Looking for Banners from Québec’s ‘carré rouge’ Protest Movement for December Exhibit

During the six-month student strike, hundreds of banners were created to denounce tuition fee increases and protest the privatization of public institutions. These banners lead demonstrations through the streets of Québec’s cities. They affiliated neighbourhood resistance and demanded an end to police repression. Banners hung from l’Îlot voyageur and the Berri street overpass, and they fluttered above the demonstrators at CLASSE’s demonstrations the 22nd of every month.

Include Your Banner in a installation/exhibit representing the Québec Protest Movement!

contact: widge [@] burningbillboard.org

[en français]

Many banners hung over the facades of university and CEGEP buildings, while others blocked the entrance to Jean Charest’s Montréal office. If you have a banner tucked away somewhere and would like to include it in this giant quilt of dissent, I will humbly accept it and include it in the Counterpoint Quilt.

Devant les bureaux de Premier Ministre Jean Charest à Montréal, printemps 2012. Photographe inconnu.

One of my interventions as a striking student was to collect posters related to the strike for the Centre de recherche en imagerie populaire (CRIP). The creative abundance of the student movement that surpassed the poster, which inspired me to create a vaste digital archive on Facebook of visual artifacts from the strike: Imagerie d’un printemps érable. I have since changed my MA research-creation project to the production of a living archive of these artifacts that is (self)representative of Québec’s protest movement during the period of the strike.

I invite you to look through the 26 photo albums to see more than 2100 images of posters, banners, placards, digital images, stencils, graffiti, installations, performances and other visual representations of the Québec Maple Spring. If you have information about any of the visual artifacts – like the photographer, the person who made the poster, the date of the demonstration is was used in – please let me know so I can add these details to the archival information.

Banderoles au CÉGEP du Vieux-Montéal. Photographe inconnu.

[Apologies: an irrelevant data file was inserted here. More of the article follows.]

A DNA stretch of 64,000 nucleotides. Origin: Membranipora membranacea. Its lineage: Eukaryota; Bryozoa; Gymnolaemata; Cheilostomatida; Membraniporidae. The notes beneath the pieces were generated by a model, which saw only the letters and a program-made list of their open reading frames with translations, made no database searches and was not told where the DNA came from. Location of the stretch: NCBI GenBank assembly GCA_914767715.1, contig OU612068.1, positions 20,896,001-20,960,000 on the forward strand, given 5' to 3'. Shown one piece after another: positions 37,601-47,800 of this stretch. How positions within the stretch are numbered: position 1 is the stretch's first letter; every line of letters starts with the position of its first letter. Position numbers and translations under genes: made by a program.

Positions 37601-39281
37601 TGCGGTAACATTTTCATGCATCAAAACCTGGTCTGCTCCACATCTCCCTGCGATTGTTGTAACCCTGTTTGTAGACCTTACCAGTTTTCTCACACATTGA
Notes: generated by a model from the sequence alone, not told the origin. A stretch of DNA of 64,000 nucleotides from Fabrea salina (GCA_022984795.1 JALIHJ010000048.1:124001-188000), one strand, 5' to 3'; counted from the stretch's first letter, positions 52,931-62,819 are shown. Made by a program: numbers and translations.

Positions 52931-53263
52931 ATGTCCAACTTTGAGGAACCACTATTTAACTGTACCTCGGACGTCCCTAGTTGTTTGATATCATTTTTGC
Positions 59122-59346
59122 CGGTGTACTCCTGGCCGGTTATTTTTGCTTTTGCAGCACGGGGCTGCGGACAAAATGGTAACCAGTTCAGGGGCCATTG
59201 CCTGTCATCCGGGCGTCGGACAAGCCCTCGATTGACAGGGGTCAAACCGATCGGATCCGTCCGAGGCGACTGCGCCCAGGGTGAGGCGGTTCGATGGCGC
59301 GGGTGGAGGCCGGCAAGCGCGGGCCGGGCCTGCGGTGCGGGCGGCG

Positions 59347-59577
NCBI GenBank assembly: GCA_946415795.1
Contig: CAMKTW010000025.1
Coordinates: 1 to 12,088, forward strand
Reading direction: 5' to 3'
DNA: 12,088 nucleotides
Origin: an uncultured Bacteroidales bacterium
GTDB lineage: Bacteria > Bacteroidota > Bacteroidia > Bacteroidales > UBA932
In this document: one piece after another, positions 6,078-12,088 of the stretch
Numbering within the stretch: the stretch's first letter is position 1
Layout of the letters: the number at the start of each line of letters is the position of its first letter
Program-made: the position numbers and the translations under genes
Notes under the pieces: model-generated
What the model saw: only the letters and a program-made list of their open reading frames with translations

As I mentioned earlier, I am creating a protest quilt (Counterpoint Quilt) for an exhibit at Darling Foundry in December (details coming soon). I want you are your group’s participation in the protests to be represented within this work of installation art that I plan to organize a traveling exhibit to various campuses throughout Québec and elsewhere. The creation and display of the quilt aims to generate an affective source of collective forward momentum that nourishes the movement in a cyclical loop of (self)representation and renewal. This work of collective dissent will reveal the strength and creativity of a vigorous political battle that we can claim victrory due to our resilience and our omnipresence on the streets.

Lors d’une manifestation au début de la grève étudiante 2012. Photographe inconnu.

The banners I am looking for were made by student associations, community groups, APAQs, teachers unions, artist collectives and others active in the 2012 student protests and larger social movement like the ones seen above. If you have one or more banners to donate to this work of protest art, I will include it in the Counterpoint Quilt. Any other information you may have about the banner: the group that made it, the date it was made and for which particular demonstration/action, etc, would be appreciated.

I want your role in the protest movement to be represented in Continue reading

Did You Get My Postcard?: beyond the Media Research Lab

DID YOU GET MY POSTCARD? : immediacy intimacy & the time/space compendium of remediated semi-public correspondence is the remediation of a collection of postcards received by or sent to Dave, the project’s protagonist. They are divided into individual collections, which include: Europe Trip 1985-86, East Asia Trip 1990-91, From Around the Globe, Postcards from Montréal, Postcard Politics and Sunset Postcards.

The blog/archive began as a research-creation final project for Matt Soar’s Media Research Lab, within the Media Studies MA Graduate Program in Concordia University’s Department of Communication Studies. The project, along with the  eleven others produced in the class, was launched at a collective vernissage on Dec. 7, 2011.